It’s always great to check in with people – what is their preferred style, and what doesn’t work for them, to find the middle ground or compromise.
As mentioned above, it may suit to have a single person keep control – if this suits, have it in review mode and they control the changes. Or, can everyone just dive in with co-authoring and do their work in the document? Pause and consider what type or way of working will suit.
- Share the right way
Well this seems obvious, doing something right, but I don’t mean functionality and knowing how to use it. I mean sharing in the way to match the collaboration type.
If you are in OneDrive in the browser, or Microsoft Teams, and you trigger a shareable link – review the settings. If you just share with colleagues and give edit rights, that will lead to co-authoring. However, if you share online and select ‘review’ mode, that will trigger review features like tracked changes and comments. So, once you confirm the way a group wants to collaborate, share in the best mode to suit the scenario.
- Communicate in the document
Sometimes people have a chat, or post, thread in Microsoft Teams, or they send email back and forth to discuss a document or deliverable. At times this could be addressed from within the document, and to be honest I don’t see this enough. A question like “have the figures been updated” could be a comment in the exact paragraph in a document, with an @mention to alert the person being questioned. Remember you can review a comment, reply, and later it can be ‘resolved’ when addressed. I don’t think enough people realise how powerful these features are.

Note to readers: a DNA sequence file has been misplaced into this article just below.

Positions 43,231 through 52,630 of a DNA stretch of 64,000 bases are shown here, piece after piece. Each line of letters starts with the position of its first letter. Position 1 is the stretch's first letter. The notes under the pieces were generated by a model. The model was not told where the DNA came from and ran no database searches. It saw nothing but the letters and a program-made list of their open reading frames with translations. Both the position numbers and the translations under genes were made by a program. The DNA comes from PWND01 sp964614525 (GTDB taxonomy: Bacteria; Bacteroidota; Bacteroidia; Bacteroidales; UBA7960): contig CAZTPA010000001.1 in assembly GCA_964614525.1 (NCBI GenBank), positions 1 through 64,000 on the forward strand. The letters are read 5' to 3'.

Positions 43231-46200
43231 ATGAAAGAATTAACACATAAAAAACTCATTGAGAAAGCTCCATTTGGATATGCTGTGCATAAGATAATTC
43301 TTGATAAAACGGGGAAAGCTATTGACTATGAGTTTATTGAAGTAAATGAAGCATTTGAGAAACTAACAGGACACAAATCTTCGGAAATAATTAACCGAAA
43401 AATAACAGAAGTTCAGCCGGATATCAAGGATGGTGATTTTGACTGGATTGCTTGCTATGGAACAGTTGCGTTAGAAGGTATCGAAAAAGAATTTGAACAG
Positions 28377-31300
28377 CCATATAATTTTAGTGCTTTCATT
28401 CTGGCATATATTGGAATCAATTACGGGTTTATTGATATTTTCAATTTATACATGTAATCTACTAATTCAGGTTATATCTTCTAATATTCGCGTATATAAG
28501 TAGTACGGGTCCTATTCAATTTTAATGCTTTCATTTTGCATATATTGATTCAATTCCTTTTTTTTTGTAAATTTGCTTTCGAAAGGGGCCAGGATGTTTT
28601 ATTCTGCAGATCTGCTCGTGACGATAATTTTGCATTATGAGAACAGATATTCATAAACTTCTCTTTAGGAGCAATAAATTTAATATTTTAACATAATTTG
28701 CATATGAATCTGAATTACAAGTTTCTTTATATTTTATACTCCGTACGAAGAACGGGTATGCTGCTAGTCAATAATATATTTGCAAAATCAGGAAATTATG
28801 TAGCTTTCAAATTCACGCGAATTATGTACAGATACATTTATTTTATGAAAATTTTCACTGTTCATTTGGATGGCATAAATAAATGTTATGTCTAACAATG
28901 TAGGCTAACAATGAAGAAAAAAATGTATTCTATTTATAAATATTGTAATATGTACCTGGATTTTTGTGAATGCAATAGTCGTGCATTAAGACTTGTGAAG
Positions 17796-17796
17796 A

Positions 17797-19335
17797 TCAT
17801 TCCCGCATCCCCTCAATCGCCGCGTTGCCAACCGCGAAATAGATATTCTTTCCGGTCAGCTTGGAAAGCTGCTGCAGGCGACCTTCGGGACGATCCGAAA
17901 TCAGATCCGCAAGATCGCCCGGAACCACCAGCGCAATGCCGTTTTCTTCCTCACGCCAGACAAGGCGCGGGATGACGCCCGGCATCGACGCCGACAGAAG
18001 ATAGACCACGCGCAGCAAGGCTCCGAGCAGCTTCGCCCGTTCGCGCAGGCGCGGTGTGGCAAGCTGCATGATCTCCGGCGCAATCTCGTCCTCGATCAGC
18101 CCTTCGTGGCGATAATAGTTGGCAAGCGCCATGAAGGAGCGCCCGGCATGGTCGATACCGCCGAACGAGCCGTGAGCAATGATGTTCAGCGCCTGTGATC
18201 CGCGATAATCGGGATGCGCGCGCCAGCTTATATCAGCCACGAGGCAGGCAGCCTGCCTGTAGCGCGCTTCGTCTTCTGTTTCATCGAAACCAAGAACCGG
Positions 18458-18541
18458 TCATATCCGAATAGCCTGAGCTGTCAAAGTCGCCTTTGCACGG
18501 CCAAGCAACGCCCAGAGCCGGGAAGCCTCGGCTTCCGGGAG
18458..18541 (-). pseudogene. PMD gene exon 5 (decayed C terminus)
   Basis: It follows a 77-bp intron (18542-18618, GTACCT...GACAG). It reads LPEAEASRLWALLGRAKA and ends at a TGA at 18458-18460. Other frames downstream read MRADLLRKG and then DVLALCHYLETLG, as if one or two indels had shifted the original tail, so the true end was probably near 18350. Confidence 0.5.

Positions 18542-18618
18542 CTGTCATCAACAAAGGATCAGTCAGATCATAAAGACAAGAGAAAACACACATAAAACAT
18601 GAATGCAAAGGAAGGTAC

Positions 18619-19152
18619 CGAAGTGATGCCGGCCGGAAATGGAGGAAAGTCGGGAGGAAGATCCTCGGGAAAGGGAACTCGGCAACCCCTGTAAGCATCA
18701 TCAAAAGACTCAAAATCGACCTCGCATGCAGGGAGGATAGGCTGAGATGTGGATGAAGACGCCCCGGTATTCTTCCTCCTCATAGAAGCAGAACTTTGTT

This is a simple step. Review it, and finalise. Whether that just be to scroll through and check, or it’s to accept/ reject changes, resolve threads and complete all actions. It is just an important step to be completed to finalise effective collaboration.
- Share don’t send
Yes, I still see or receive many things by email. And it’s still common to finalise a document to pdf and attach to an email for a client. A few considerations here.
Firstly, ensure you (or your staff) know how to share a document in read-only mode. We actually don’t always need a separate pdf. I can have a Word document that is a proposal for a client, and adjust the share settings for that client to have the document open in a browser tab like a pdf, even controlling if they can download or not.
Secondly, understand a cloud attachment. You can send a document via an Outlook email, appearing like an attachment that is opening the source.
Finally, know how to create a link to share a document, whether read-only mode of a Word file, or if you did save as pdf and want to send. Know how to create that link and what to do with it.
So, that is a quick list of tips for document collaboration. Test yourself. Think about how you work and could it be different.
This is not a best practice guide or deep detail, but a starting point for conversations.
Talk as a group. It could be just 2 of you creating something, or a broader group of stakeholders. Have collaboration conversations in your workplace. What is common, what really could be enhanced and adjusted. Ask the hard questions: “why do we still do it this way?”. Often its just habit and could be refined.
True transformation requires discomfort and effort, but is so worth it!